Skip to main content
Article
Abundances of Stars with Planets: Trends with Condensation Temperature
The Astrophysical Journal
  • Simon C Schuler, National Optical Astronomy Observatory
  • Davin Flateau, University of Cincinnati
  • Katia Cunha, National Optical Astronomy Observatory
  • Jeremy R King, Clemson University
  • Luan Ghezzi, Observatorio Nacional, Rua General Jose Cristano
  • Verne V Smith, National Optical Astronomy Observatory
Document Type
Article
Publication Date
5-1-2011
Publisher
The American Astronomical Society
Abstract
Precise abundances of 18 elements have been derived for 10 stars known to host giant planets from high signal-to-noise ratio, high-resolution echelle spectroscopy. Internal uncertainties in the derived abundances are typically 0.05 dex. The stars in our sample have all been previously shown to have abundances that correlate with the condensation temperature (Tc) of the elements in the sense of increasing abundances with increasing Tc; these trends have been interpreted as evidence that the stars may have accreted H-depleted planetary material. Our newly derived abundances also correlate positively with Tc, although slopes of linear least-square fits to the [m/H]–Tc relations for all but two stars are smaller here than in previous studies. When considering the refractory elements (Tc > 900 K) only, which may be more sensitive to planet formation processes, the sample can be separated into a group with positive slopes (four stars) and a group with flat or negative slopes (six stars). The four stars with positive slopes have very close-in giant planets (three at 0.05 AU) and slopes that fall above the general Galactic chemical evolution trend. We suggest that these stars have accreted refractory-rich planet material but not to the extent that would increase significantly the overall stellar metallicity. The flat or negative slopes of the remaining six stars are consistent with recent suggestions of a planet formation signature, although we show that the trends may be the result of Galactic chemical evolution.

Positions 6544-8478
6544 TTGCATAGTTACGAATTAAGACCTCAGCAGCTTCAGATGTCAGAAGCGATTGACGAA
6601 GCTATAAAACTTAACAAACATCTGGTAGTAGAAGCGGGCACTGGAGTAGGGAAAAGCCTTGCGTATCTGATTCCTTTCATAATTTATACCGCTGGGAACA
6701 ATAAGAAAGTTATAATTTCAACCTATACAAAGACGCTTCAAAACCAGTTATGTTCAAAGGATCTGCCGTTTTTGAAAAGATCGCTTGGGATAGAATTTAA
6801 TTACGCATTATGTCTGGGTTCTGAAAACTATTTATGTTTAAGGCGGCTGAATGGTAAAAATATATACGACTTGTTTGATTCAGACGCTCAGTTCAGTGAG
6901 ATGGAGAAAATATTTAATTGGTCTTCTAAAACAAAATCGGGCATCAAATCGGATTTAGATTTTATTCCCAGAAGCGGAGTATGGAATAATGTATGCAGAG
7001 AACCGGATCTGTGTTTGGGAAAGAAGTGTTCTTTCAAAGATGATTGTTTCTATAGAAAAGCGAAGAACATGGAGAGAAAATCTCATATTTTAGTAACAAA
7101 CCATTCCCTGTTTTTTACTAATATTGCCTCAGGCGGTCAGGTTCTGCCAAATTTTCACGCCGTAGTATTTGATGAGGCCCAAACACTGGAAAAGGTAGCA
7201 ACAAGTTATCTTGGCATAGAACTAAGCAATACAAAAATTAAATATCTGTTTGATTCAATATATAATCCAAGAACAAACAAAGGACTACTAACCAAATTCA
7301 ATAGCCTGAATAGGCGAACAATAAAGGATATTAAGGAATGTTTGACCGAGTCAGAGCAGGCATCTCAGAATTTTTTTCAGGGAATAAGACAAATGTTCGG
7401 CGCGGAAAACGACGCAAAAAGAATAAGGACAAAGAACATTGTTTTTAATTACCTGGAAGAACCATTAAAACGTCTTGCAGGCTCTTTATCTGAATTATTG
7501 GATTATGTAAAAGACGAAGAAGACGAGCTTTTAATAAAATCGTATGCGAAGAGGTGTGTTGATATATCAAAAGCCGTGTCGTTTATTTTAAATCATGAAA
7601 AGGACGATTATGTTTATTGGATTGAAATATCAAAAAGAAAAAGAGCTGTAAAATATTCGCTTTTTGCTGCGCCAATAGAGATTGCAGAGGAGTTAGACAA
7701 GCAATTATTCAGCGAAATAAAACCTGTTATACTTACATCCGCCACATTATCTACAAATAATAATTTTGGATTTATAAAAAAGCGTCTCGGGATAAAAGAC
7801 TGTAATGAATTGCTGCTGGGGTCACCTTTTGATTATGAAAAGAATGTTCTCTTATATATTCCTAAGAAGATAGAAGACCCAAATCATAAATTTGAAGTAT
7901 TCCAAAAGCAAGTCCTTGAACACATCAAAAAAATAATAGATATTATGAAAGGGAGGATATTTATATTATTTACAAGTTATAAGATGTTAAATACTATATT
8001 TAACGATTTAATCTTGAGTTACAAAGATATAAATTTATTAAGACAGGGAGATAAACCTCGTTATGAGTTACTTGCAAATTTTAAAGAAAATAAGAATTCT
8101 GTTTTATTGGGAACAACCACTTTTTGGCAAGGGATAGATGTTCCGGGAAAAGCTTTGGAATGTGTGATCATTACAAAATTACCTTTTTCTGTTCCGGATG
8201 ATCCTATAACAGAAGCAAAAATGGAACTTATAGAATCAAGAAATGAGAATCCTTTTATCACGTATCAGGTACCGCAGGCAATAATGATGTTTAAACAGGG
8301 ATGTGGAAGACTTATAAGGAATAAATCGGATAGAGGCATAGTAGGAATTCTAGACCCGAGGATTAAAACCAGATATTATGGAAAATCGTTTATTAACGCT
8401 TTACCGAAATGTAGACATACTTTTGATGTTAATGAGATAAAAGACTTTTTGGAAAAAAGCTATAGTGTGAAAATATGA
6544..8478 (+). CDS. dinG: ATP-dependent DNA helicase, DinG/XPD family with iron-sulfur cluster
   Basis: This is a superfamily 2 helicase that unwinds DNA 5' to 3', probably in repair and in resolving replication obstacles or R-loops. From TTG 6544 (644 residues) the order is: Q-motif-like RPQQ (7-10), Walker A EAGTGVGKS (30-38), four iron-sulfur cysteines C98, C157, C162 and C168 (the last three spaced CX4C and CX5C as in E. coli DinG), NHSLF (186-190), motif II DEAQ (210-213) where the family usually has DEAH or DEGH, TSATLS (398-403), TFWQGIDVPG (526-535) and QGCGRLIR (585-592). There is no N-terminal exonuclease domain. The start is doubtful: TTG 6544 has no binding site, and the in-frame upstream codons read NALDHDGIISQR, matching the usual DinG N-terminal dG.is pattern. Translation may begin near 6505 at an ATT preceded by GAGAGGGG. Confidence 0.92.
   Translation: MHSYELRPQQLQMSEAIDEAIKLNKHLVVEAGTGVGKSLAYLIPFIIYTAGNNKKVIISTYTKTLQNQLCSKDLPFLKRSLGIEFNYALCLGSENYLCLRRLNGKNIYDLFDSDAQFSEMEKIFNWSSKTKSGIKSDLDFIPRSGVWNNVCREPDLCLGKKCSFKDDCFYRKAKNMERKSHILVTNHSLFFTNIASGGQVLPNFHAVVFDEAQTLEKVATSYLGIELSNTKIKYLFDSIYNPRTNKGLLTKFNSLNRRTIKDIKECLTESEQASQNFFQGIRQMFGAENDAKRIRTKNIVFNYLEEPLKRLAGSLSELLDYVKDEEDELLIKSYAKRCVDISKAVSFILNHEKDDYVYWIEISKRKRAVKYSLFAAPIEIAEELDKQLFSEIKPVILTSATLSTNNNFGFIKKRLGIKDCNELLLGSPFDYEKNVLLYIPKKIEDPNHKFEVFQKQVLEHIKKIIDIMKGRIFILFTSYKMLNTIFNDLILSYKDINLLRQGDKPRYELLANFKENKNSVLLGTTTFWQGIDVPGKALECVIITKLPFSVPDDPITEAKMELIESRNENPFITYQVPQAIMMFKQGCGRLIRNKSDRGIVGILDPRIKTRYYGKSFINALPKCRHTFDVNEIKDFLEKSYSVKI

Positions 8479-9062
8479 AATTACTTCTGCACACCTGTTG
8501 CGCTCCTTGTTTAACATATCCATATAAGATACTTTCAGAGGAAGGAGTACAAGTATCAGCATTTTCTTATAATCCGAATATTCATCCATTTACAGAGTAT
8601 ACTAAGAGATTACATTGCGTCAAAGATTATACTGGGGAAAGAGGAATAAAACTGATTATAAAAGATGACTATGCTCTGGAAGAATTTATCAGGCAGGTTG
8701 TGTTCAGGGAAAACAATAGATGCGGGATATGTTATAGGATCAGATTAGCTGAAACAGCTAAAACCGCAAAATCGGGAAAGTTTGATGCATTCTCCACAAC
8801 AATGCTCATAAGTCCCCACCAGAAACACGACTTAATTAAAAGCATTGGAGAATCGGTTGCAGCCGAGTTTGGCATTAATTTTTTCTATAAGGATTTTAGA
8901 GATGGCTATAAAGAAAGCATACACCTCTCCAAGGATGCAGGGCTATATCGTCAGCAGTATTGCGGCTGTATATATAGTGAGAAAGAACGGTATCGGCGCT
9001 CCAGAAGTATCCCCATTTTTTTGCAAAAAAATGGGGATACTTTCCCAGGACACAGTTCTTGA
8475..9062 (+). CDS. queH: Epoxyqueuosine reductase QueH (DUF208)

Comments

IOP Publishing holds the copyright to this article.

The published version can be found here: http://iopscience.iop.org/0004-637X/732/1/55

Citation Information
Please use publisher's recommended citation.